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Iliad and Odyssey boxed set Paperback – 1999


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Product Details

  • Paperback
  • Publisher: Penguin Classics (1999)
  • Language: English
  • ISBN-10: 0147712556
  • ISBN-13: 978-0147712554
  • Product Dimensions: 15.2 x 8.9 x 22.9 cm
  • Shipping Weight: 1.5 Kg
  • Average Customer Review: 4.8 out of 5 stars  See all reviews (28 customer reviews)
  • Amazon Bestsellers Rank: #272,252 in Books (See Top 100 in Books)

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1 of 1 people found the following review helpful By bernie TOP 100 REVIEWER on Jan. 16 2008
Format: Paperback
The Iliad

With many books, translations are negligible, with two obvious exceptions, one is the Bible, and surprisingly the other is The Iliad.

For example:

"Rage--Goddess, sing the rage of Peleus' son Achilles,
Murderous, doomed, that cost the Achaeans countless losses,
hurling down to the House of Death so many souls,
great fighters' souls. But made their bodies carrion,
feasts for dogs and birds,
and the will of Zeus was moving towards its end.
Begin, Muse, when the two first broke and clashed,
Agamemnon lord of men and brilliant Achilles."
-Translated by Robert Fagles

"Sing, O Goddess, the anger of Achilles, son of Peleus, that brought countless ills upon the Achaeans. Many a brave soul did it send hurrying down to Hades, and many a heroes did it yield a prey to dogs and vultures for so were the counsels of Zeus fulfilled from the day on which the son of Atreus, king of men, and great Achilles first fell out with one another."
-Translated by Samuel Butler

Our story takes place in the ninth year of the ongoing war. We get some introduction to the first nine years but they are just a background to this tale of pride, sorrow and revenge. The story will also end abruptly before the end of the war.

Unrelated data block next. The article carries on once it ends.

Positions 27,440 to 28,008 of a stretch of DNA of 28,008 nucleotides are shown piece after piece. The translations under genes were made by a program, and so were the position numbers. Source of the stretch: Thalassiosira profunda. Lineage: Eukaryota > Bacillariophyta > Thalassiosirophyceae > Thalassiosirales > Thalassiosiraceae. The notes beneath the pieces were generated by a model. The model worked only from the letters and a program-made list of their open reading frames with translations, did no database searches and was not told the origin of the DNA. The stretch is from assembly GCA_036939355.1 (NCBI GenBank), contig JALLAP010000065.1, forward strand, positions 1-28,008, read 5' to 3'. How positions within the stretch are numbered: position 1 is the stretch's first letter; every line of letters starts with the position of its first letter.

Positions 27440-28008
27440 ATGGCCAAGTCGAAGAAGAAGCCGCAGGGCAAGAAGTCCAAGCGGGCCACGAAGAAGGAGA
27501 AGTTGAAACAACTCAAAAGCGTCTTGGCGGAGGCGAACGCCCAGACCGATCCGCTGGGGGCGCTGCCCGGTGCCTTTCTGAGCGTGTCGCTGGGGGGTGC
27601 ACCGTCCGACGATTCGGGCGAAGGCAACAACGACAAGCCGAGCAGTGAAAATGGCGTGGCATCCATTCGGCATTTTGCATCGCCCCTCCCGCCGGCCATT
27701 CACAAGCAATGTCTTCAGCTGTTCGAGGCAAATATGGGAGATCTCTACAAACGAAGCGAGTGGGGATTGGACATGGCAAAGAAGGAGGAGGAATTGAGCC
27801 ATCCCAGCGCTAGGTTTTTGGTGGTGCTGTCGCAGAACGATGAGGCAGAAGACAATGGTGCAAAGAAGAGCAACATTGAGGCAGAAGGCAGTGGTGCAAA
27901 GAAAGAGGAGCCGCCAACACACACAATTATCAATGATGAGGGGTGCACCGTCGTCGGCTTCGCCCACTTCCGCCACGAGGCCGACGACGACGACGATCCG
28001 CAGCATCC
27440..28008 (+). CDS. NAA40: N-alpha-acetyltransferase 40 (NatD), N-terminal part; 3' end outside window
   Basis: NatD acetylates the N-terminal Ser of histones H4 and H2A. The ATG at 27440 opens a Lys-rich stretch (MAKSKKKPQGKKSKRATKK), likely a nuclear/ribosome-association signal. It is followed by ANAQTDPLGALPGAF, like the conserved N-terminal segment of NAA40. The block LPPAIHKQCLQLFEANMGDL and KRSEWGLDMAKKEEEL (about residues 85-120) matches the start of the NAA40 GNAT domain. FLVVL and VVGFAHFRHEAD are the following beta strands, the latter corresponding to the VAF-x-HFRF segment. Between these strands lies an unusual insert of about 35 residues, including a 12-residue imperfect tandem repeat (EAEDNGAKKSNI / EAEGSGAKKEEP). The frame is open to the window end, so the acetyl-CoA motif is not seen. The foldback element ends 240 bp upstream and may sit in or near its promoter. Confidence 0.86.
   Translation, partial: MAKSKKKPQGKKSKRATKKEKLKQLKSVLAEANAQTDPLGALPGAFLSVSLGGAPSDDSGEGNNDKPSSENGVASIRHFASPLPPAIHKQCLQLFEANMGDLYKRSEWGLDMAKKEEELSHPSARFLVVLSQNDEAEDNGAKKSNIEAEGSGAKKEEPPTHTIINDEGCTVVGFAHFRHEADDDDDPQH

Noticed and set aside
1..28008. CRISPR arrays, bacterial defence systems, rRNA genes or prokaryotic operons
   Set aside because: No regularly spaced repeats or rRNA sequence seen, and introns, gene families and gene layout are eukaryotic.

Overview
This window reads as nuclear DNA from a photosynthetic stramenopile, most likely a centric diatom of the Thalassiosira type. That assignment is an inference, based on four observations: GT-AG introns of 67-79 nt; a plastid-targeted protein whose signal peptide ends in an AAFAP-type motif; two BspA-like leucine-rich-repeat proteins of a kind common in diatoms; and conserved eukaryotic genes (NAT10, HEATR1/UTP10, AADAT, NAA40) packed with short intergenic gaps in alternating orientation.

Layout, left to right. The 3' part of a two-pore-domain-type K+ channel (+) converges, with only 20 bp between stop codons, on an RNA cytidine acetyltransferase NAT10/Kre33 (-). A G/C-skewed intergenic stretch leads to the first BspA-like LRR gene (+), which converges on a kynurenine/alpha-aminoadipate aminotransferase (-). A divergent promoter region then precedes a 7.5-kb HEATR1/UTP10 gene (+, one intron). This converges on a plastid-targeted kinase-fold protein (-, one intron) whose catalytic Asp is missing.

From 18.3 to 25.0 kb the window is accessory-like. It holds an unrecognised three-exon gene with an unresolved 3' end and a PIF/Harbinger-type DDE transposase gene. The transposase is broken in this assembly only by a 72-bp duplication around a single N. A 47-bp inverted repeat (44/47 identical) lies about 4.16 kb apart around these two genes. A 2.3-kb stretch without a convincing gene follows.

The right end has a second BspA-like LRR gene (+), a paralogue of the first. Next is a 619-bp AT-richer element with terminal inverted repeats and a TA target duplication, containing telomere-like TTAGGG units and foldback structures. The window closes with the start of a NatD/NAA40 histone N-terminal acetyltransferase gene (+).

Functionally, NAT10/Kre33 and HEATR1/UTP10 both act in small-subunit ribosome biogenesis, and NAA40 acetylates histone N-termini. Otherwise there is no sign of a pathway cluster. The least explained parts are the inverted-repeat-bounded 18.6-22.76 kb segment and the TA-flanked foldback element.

We have the wide conflict between the Trojans and Achaeans over a matter of pride; the gods get to take sides and many times direct spears and shields.

Although the more focused conflict is the power struggle between two different types of power. That of Achilles, son of Peleus and the greatest individual warier and that of Agamemnon, lord of men, who's power comes form position.
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Format: Hardcover
It is not perfect, but it is still one of the best books I've ever read. I believe this is a better story than "The Iliad". There are a lot more journey's and adventures. Besides fighting the Egyptians, Odysseus has to battle the goddess Circe, the Cyclopes, a Monster in a cave that he can't defeat, as well as get by the Sirens. He meets merpeople, and visits many foreign lands. He has to avoid lightning bolts, Hurricane's, Crashing rocks, and even go to Hades to consult with the dead. After all of this the prophets foretell that he will lose his ship and all of his men, but that one day he will make it home again. After all of this will he finally reach home only there to be killed?